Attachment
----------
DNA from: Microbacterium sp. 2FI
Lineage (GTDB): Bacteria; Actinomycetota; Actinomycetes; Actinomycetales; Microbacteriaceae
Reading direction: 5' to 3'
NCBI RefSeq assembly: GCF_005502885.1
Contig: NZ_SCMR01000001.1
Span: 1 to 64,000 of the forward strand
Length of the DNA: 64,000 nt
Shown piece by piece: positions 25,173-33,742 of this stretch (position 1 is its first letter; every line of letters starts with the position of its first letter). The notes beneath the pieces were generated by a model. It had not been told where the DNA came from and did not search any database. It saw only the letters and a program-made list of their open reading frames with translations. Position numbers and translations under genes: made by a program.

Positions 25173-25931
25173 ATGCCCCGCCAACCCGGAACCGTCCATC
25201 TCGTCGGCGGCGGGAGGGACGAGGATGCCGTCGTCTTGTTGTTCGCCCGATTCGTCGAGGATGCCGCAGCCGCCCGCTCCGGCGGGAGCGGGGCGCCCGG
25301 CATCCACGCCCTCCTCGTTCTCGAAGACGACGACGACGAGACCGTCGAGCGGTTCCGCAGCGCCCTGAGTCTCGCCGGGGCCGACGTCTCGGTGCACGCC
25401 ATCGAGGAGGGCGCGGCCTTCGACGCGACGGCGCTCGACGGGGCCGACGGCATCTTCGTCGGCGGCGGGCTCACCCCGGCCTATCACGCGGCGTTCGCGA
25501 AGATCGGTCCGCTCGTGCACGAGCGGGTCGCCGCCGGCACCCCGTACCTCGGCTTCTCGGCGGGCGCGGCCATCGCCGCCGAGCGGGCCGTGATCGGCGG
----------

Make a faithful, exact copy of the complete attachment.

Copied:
DNA from: Microbacterium sp. 2FI
Lineage (GTDB): Bacteria; Actinomycetota; Actinomycetes; Actinomycetales; Microbacteriaceae
Reading direction: 5' to 3'
NCBI RefSeq assembly: GCF_005502885.1
Contig: NZ_SCMR01000001.1
Span: 1 to 64,000 of the forward strand
Length of the DNA: 64,000 nt
Shown piece by piece: positions 25,173-33,742 of this stretch (position 1 is its first letter; every line of letters starts with the position of its first letter). The notes beneath the pieces were generated by a model. It had not been told where the DNA came from and did not search any database. It saw only the letters and a program-made list of their open reading frames with translations. Position numbers and translations under genes: made by a program.

Positions 25173-25931
25173 ATGCCCCGCCAACCCGGAACCGTCCATC
25201 TCGTCGGCGGCGGGAGGGACGAGGATGCCGTCGTCTTGTTGTTCGCCCGATTCGTCGAGGATGCCGCAGCCGCCCGCTCCGGCGGGAGCGGGGCGCCCGG
25301 CATCCACGCCCTCCTCGTTCTCGAAGACGACGACGACGAGACCGTCGAGCGGTTCCGCAGCGCCCTGAGTCTCGCCGGGGCCGACGTCTCGGTGCACGCC
25401 ATCGAGGAGGGCGCGGCCTTCGACGCGACGGCGCTCGACGGGGCCGACGGCATCTTCGTCGGCGGCGGGCTCACCCCGGCCTATCACGCGGCGTTCGCGA
25501 AGATCGGTCCGCTCGTGCACGAGCGGGTCGCCGCCGGCACCCCGTACCTCGGCTTCTCGGCGGGCGCGGCCATCGCCGCCGAGCGGGCCGTGATCGGCGG